Not-Google Engines Take Off, 'TLDR' ToS, Salesforce Holiday Post-Mortem

Not-Google Engines Take Off, 'TLDR' ToS, Salesforce Holiday Post-Mortem
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DDG Crosses 1B Searches, Neeva Sets Pricing

DuckDuckGo, which has seen meaningful growth over the past few years, said it has now exceeded 1 billion queries (since its inception). On a daily basis it's now getting over 100 million searches. By comparison, Google has between 4 to 5 billion queries daily. But the milestone is significant. Also this week, Neeva announced its pricing plan. The company, started by former Google executive Sridhar Ramaswamy, will offer two versions of the search engine: a no-cost, ad-free version and a $4.95 per month premium version (also ad-free). The latter will provide access to additional features and membership benefits, including privacy tools and a forthcoming password manager.

Our take:

  • While it remains unlikely Google will lose much market share, there's clearly now an opening for search alternatives among the privacy conscious.  
  • Since there's a no-cost, ad-free version of Neeva many people may not buy into the premium version even though it's the price of one cappuccino per month.
  • Apple should acquire Neeva and launch its a full-blown search capability. But Google's pay-to-play search deal with Apple might prevent that.

'TLDR' Bill: Making Terms Accessible

A bipartisan group of lawmakers in the House of Representatives has created a bill that probably takes its inspiration from Apple's privacy nutrition label. The proposed law seeks to make it  easier for consumers to understand corporate terms of service – which nobody ever reads. The TLDR Act, which stands for "Terms-of-service Labeling, Design, and Readability Act," would require any website/app – SMBs are explicitly exempted – to offer an easy to understand summary of key terms. And it would have to appear at the top of TOS pages. If it passes, the FTC would develop additional rules. This is a positive development; however it might not make a meaningful difference in actual consumer behavior.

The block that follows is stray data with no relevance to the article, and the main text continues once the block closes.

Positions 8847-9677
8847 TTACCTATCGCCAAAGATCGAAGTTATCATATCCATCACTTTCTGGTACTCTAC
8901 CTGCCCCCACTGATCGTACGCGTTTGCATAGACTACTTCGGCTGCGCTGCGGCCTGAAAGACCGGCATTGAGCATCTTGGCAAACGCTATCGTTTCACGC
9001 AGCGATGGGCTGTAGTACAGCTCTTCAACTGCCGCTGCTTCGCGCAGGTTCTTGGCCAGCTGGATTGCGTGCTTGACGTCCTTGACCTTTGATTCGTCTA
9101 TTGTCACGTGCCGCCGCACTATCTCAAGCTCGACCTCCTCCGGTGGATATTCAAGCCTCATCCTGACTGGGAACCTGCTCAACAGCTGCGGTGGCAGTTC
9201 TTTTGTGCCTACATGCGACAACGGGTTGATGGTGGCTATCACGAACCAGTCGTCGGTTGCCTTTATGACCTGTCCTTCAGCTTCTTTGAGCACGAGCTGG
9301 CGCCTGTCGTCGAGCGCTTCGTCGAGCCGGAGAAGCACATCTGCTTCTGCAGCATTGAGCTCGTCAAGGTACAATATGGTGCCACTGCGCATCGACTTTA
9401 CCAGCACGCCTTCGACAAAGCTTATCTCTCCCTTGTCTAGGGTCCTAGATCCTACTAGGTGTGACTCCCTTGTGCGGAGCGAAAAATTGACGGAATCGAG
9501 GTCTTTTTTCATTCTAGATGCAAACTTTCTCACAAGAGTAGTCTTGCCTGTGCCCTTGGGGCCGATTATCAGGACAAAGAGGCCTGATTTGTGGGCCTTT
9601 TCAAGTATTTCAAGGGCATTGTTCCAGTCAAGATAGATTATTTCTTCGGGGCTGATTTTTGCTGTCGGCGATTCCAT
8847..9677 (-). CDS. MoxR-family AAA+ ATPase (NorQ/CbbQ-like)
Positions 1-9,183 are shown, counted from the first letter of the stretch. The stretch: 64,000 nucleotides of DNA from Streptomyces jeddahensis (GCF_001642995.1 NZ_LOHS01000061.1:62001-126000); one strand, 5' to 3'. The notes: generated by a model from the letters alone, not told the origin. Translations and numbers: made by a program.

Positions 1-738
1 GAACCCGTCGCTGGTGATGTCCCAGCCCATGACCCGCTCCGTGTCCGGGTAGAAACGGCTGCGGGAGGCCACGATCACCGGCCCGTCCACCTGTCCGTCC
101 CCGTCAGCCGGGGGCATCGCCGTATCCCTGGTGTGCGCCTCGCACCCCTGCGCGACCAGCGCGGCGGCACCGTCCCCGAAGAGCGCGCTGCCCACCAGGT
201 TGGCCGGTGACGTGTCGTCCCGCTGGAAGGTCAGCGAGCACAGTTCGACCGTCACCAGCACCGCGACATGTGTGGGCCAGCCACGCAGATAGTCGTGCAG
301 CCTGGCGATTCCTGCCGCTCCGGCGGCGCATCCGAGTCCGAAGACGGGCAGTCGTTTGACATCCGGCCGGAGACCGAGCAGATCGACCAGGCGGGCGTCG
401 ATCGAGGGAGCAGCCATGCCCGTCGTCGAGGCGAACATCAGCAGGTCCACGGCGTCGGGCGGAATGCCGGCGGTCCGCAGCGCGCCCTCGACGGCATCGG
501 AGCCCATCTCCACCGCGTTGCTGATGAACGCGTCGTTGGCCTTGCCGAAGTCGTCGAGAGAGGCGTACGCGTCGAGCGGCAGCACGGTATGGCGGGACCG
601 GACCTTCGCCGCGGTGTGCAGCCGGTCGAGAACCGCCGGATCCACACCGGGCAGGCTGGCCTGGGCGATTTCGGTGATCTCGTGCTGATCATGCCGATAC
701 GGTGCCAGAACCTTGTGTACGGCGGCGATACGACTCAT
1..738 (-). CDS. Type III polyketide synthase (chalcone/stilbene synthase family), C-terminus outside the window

Source: TLDR "one pager"

Our take:

  • Competition and choice are key variables. They will impact the efficacy of this legislation – if it passes.
  • If consumers don't have meaningful alternatives, giving them more information about onerous terms will be meaningless.
  • More transparency won't impact "utilities" such as Apple, Google, Microsoft, Amazon and Facebook. Banks and credit cards – maybe.

Holiday '21 Salesforce Post-Mortem  

Salesforce's latest post-holiday data dump offers some interesting nuggets. The company says global consumers spent $1.14 trillion online, compared with $1.1 trillion in 2020. So-called Cyber Week saw diminished importance and credit card use declined for the first time – as BNPL grew by 40%. More consumers also used Apple Pay, PayPal and Google Pay vs. credit cards (15% growth). Social shopping drove 4% of mobile online sales globally and "10% of mobile traffic originated from consumers browsing through social networks." Click and collect/BOPIS gained as well. "[R]etailers that offered BOPIS grew nearly two times faster than their non-BOPIS peers over the last two weeks of the season," Salesforce reports.

Source: Salesforce

Our take:

  • We've discussed expected growth for social commerce. But brick and mortar will also remain important: 60% of online sales will "have some tie to brick-and-mortar locations that help create demand or fulfill orders."
  • BNPL is a very interesting and potentially disruptive trend; disruptive for banks. We'll see whether that continues this year.
  • COVID is a bright line separating the consumer past and present. But it's not yet clear how significant those behavioral changes will turn out to be.

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